I am planning to talk about it.Unfortunately I do feel she hasn't been honest to me.Initially saying that she can't take a time off in August and her mum can't work 2 weeks in row but in the new email making me guilty saying she is taking it now out of her leave.Two different stories.Also she has booked her holidays,without letting me know.I suspect the reason why it is in September is not because she can't take a leave but because it is cheaper outside of school holidays.Which is fine,but this should have been discussed in advance and done in a fair manner towards my family,where I feel I have been misled and lied to.

nannynick Mon 01-Aug-11 11:45:07

You need to sort out how many days annual leave you get in total - under UK employment law the minimum is 5.6 weeks. There is a holiday calculator on the BusinessLink.gov.uk website.

Your employer can dictate when all holiday is taken. However you may not stay in a job long if the employer never approves your requests for holiday. Holiday must be requested in advance, in writing is best.

What does your contract say about:
Holiday entitlement
Bank and Public holidays
Notice required on either side regarding taking holiday.

mollymole Mon 01-Aug-11 11:55:28

when my son was younger the way we worked it was
nanny wants holiday and is unavailable for work = takes out of nanny annual leave

mummy wants holiday, however nanny is available and holiday is within nanny hours - then nanny gets paid (not her fault you don't need her)

alternative - mummy wants holiday, nanny comes along too and is working - and nanny MUST keep passport up to date

all nanny own choice hols to be agreed at least 2 months in advance

mummy hols - nice for nanny to know well in advance, but if she is being paid not really relevant

regarding 12 days annual own choice leave this is correct working on days
own choice leave plus public holidays ( 20 days divide by 5 times by 3 = 12 days)

curiousJuli Mon 01-Aug-11 12:09:58

Sounds very reasonable mollymole.I would be happy to work for you :-)

I am looking at the contract,we have put Xmas and either July/August there.

Obviously, we said we have to work around each other and has to suit both sides.That obviously didn't happen.
However,if it didn't suit her I didn't get paid and now it doesn't suit my it has to be taken out of my leave and I cannot have original holiday I planned for.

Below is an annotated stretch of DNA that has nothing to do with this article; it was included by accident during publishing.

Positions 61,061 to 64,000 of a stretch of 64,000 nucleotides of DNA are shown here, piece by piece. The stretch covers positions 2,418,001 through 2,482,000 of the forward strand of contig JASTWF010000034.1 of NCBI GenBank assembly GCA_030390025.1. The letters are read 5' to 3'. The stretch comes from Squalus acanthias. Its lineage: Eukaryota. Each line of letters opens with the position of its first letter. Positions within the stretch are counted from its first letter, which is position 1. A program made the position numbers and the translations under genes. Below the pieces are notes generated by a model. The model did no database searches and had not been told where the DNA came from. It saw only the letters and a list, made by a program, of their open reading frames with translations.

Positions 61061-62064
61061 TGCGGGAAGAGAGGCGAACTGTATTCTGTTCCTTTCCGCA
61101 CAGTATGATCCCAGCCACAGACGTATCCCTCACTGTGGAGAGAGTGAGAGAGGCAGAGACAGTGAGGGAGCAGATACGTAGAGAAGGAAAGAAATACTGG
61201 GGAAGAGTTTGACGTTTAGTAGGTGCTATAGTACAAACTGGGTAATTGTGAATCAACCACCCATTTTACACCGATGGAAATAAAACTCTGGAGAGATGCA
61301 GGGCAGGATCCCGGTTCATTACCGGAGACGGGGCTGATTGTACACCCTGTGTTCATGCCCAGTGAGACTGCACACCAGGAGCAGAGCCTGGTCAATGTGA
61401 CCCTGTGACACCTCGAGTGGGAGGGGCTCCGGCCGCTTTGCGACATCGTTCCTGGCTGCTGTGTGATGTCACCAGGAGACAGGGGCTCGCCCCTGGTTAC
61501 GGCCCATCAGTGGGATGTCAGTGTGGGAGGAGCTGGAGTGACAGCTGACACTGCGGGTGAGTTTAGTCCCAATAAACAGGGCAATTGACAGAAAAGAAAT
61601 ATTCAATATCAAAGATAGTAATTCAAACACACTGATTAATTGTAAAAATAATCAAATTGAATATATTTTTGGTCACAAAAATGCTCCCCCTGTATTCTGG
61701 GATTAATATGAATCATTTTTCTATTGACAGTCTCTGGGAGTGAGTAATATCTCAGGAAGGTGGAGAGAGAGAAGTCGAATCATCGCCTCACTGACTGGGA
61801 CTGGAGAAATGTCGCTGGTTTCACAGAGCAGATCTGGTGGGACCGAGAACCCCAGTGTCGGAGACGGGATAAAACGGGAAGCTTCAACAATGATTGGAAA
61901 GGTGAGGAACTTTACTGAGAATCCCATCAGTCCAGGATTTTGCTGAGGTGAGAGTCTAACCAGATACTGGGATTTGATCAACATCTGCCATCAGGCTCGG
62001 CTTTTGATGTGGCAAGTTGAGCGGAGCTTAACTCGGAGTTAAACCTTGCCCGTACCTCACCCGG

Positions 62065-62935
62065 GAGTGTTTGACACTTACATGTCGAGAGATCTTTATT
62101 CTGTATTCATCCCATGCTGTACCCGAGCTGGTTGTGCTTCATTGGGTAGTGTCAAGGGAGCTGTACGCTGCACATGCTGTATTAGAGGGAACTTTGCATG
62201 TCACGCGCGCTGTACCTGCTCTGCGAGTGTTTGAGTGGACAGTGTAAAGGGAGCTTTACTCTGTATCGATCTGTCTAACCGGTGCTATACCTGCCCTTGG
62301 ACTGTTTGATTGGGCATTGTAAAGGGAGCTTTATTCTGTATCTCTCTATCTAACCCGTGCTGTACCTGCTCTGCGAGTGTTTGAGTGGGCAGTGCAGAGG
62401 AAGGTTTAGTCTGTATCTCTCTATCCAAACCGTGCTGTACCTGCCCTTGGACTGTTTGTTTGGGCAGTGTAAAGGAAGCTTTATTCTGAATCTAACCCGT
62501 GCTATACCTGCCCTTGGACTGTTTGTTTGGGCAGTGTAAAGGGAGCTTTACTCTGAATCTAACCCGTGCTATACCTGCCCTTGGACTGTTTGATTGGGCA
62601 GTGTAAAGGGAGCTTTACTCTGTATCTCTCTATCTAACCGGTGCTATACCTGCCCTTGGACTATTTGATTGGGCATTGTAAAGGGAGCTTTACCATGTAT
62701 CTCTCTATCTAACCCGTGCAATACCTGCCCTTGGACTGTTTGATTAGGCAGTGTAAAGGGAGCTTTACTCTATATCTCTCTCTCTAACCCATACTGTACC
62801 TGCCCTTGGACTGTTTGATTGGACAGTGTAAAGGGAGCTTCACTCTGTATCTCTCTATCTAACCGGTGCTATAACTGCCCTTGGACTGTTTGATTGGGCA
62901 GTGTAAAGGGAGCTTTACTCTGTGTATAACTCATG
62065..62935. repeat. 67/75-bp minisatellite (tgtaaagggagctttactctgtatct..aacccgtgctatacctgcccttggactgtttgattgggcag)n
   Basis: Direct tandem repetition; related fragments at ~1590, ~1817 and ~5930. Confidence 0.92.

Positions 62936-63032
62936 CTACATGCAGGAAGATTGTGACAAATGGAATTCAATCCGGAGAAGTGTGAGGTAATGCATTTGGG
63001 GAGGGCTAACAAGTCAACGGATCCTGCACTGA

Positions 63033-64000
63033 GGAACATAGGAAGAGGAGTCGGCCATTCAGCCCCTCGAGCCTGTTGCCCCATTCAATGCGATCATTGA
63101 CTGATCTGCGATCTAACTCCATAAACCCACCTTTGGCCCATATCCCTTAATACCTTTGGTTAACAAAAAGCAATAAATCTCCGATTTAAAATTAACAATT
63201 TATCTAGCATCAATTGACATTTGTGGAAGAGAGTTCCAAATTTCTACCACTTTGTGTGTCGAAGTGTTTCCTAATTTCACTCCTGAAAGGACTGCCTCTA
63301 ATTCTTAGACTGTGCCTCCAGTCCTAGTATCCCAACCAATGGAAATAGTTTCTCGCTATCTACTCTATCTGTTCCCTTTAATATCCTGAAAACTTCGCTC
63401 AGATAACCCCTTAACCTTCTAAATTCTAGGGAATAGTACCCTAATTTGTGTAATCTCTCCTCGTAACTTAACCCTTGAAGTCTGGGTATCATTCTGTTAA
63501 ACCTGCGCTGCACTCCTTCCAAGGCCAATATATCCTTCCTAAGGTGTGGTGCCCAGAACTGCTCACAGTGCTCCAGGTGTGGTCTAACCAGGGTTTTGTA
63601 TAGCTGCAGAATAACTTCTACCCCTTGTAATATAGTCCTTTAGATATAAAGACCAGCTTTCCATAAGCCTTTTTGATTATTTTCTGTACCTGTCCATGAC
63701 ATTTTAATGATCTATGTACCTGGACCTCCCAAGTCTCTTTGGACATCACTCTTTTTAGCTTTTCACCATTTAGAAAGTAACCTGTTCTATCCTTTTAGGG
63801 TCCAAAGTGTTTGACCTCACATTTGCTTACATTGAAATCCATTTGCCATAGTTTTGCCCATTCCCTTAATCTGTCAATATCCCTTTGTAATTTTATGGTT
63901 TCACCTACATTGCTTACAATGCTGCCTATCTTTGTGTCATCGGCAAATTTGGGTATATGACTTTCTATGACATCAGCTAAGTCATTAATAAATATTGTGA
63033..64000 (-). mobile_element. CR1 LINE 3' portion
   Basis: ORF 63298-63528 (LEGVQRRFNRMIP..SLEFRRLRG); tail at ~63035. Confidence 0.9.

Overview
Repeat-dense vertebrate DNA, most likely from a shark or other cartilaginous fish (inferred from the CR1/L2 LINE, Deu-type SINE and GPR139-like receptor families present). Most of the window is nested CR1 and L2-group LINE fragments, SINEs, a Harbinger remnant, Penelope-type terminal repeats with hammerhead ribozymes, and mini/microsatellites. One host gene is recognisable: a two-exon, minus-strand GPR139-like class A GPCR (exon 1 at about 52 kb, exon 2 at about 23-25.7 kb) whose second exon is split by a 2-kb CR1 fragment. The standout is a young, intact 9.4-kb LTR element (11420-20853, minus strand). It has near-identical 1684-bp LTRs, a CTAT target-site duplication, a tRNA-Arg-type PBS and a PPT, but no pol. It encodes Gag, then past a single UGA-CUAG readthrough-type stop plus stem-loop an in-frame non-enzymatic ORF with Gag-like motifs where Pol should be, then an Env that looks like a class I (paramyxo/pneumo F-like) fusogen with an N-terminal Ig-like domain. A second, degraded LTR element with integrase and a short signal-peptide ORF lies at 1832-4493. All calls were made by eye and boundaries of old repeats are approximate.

I am working 3 days a week ,10 hours a day,I am getting 12 days,plus bank holidays.

Is this correct nannynick?It syas on the web 14 days for those work 2.5 days.

curiousJuli Mon 01-Aug-11 12:13:59

Ok have just calculated should be 17 days.Do you count bank holiday toward the leave as well?Or is this outside your leave?

nannynick Mon 01-Aug-11 12:25:33

Depends on the contract. There is no automatic right to time off on bank/public holidays. So your employer could decide that you take every bank/public holiday falling on a working day off as part of your leave.

mranchovy Mon 01-Aug-11 13:03:55

Yes, it's now 16.8 days (which can be rounded up to 17). It sounds like the contract was drafted before the entitlement increased in October 2007.

But this can include bank holidays, so if your entitlement is 12 days plus bank holidays and one of your normal working days is a Monday you will get at least 16 days each year because Easter Monday and the 3 spring/summer bank holidays are always on a Monday, and in some years (particularly 2011 and 2012) you will probably find that at least 1 of the other bank holidays is on a working day too.

curiousJuli Mon 01-Aug-11 14:05:03

Thank you mranchovy.Very helpful.

And yes nannynick,I am aware I have a contract.I will bring this up when we talk and have a review.

I am feeling very demotivated today.Don't feel comfortable working after seeing that e-mail and not being able to discuss with her(she asked me to come on Friday to talk about it ) and pretend it didn't happen.

Oh well,I should stop moaning smile

Strix Mon 01-Aug-11 14:49:04

This sounds very diorganised on both sides. I agree with my nanny / au pair at the start of the contract which days will be hols. I do often ask that her hols are taken in the school hols, and I pick a few of my own (like American Thanksgiving and 4th of July). If she has something like a wedding, I'm flexible. If she wats two weeks off at short notice because it suits her boyfriend's boss' schedule, then it will probably be declined. She has no contractual right to choose her own holidays, but in practice I try to accommodate whereever I reasonably can.

StillSquiffy Mon 01-Aug-11 18:16:21

If you don't sit down and discuss it then it is only going to fester until you walk out. So you need to make sure that you do have the conversation to sort it all out, leaving no room for interpretation/misinterpretation.

10 hours is a normal nanny day so I would allow my nanny to have 3/5 X 28 = 17 days. Assuming that you do set days a week (eg mon/wed/fri) I would then subtract from those 17 days those mon/wed/fri that fall on a bank holiday each year, leaving you with, say, 14 days. Of those 14 I would allow 7 to be at my choice, 7 to be at nanny's choice. I would then ask Nanny to let me know with at least 1 month's notice, what days she will have.

That's the view from a parent and I would say that if you demanded anything more I might (if I were a parent) get a bit annoyed. Anything less than that seems a bit unfair on you. But these are all up for negotiation - there is no contractual right about who chooses the holidays dates themselves.